Monday, August 16, 2004

The return of responsibility

Well, school began today. I have four classes, three of which meet on Monday and Wednesday, one of which meets on Tuesday and Thursday. One of my M/W classes has decided to play spoiler, requiring sessions on Friday's too. Thus, though the hours aren't really unbearable, I am expected at class every day of the week. Plus, on M/W, I have one class scheduled much later than my other two, meaning I have to make two roundtrips on each of those days, or else wait out the long hours in the law library.

I have yet to find a place to live in Santa Clara, though my stalled search may prove serendipitous. Although I had already completed all the required paper work before the beginning of the term, the financial aid office has displayed a frustrating degree of incompetence. Thus, while I await the disbursal of my aid package, I am thoroughly and regrettably broke.

The first day of class went easy enough, boiling down to the same resuscitation of administrative minutiae and introductions delivered with varying degrees of friendliness at the start of every year. I am starting out the new term already behind, as the aforementioned fiduciary difficulties have precluded the purchase of textbooks and other materials, but as I have been promised my aid tomorrow, I have high hopes that the condition is temporary.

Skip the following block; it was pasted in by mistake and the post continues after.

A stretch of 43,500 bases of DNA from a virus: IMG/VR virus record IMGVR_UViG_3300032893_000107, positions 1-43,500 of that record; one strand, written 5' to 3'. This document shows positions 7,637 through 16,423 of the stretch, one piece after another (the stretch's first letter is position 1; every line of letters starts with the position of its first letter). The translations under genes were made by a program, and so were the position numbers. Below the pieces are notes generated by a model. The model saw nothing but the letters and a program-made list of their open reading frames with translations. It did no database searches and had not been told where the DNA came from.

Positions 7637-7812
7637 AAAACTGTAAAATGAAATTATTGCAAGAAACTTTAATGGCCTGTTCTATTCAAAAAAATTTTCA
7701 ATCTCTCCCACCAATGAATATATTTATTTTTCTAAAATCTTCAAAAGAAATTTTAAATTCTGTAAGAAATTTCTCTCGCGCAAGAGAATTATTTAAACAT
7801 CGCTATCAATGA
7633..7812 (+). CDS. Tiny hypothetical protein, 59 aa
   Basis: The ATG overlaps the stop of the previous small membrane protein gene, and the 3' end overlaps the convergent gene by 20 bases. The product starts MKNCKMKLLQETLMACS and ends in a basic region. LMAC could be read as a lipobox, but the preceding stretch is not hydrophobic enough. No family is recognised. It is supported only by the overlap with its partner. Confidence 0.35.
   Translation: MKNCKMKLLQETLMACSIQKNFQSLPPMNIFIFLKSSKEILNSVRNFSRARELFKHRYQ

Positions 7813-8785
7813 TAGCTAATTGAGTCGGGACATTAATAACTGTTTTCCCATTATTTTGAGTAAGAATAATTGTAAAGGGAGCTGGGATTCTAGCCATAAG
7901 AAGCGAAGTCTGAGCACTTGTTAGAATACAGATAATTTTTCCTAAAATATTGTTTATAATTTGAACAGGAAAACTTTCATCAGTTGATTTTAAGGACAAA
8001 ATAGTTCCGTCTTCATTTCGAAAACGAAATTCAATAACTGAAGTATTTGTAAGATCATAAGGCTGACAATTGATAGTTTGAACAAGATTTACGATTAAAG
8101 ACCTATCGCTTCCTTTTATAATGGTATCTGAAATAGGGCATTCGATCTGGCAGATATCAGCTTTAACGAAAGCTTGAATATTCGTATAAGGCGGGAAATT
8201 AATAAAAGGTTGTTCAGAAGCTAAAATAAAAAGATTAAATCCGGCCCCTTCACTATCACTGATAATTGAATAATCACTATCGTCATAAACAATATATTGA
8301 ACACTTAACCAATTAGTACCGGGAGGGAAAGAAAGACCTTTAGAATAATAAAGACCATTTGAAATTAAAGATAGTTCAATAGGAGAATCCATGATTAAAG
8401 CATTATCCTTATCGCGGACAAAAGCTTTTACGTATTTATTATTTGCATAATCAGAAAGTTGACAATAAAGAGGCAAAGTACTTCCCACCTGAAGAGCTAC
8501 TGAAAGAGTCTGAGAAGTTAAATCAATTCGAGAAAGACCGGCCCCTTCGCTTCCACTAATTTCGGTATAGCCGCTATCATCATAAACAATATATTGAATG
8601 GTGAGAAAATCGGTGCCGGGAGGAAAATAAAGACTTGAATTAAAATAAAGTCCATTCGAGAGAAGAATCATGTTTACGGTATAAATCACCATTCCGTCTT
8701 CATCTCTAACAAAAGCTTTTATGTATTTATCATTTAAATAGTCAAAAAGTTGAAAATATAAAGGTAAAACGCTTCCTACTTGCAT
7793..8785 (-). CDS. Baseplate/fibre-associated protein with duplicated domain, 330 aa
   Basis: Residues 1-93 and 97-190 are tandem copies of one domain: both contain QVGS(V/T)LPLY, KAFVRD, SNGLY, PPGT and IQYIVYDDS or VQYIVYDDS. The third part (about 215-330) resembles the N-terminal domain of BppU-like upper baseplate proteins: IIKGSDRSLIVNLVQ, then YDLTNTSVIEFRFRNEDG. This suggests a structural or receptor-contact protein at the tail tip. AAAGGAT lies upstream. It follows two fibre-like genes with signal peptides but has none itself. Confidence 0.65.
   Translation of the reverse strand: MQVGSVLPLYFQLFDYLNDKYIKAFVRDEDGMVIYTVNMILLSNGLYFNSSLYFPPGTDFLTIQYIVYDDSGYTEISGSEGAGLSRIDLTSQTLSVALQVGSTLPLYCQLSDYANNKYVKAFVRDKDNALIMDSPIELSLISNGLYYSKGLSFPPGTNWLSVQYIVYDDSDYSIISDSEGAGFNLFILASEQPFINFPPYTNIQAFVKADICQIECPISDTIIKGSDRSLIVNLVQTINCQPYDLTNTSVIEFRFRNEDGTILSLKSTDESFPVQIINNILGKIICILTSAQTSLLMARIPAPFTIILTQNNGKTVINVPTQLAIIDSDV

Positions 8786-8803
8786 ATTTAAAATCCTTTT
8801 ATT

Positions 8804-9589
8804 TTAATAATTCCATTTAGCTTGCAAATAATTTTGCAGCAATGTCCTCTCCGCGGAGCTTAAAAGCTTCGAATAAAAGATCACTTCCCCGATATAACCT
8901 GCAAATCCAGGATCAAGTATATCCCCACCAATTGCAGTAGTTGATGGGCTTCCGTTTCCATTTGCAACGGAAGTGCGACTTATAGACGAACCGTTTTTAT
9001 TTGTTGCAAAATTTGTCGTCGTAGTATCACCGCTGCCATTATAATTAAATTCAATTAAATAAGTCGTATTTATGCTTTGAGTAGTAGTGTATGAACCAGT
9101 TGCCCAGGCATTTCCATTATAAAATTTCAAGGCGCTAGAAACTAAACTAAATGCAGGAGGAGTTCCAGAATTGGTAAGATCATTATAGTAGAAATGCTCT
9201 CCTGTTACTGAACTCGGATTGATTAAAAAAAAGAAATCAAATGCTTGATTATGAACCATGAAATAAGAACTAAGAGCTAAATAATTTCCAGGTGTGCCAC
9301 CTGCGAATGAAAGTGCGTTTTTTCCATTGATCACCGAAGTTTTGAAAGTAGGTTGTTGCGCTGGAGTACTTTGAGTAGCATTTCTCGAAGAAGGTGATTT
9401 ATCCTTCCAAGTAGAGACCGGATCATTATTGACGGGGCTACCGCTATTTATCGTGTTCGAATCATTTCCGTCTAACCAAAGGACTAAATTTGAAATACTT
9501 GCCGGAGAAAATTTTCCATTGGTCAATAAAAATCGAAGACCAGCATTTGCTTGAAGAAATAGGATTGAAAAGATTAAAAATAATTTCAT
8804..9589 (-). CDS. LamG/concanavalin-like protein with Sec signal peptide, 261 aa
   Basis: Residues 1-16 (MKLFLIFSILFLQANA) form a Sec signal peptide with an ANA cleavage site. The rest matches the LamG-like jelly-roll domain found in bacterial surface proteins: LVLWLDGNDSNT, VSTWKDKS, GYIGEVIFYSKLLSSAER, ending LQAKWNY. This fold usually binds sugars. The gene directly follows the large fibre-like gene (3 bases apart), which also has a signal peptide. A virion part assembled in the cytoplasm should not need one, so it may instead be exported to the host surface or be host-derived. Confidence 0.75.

Though it has been gone for only one day, I already find myself missing the causal laziness of summer. I make no pretentions at any great aspirations beyond the preservation of my free time, which I treasure above any worldly possession. I have viewed the return of scholastic responsibility with a regret. I await my inevitable entry into the professional world with the same kind of dread, but magnified as it is by the fact that it will be a prison from which there are only three escapes. Death and old age, in decreasing order of preference, each hold their own problems, and the lottery is a statistical improbability to the extent where reliance upon it borders on delusion.

The only thing I fear more than school is work, and it is a matter of unspeakable personal tragedy that I will be able to escape neither.

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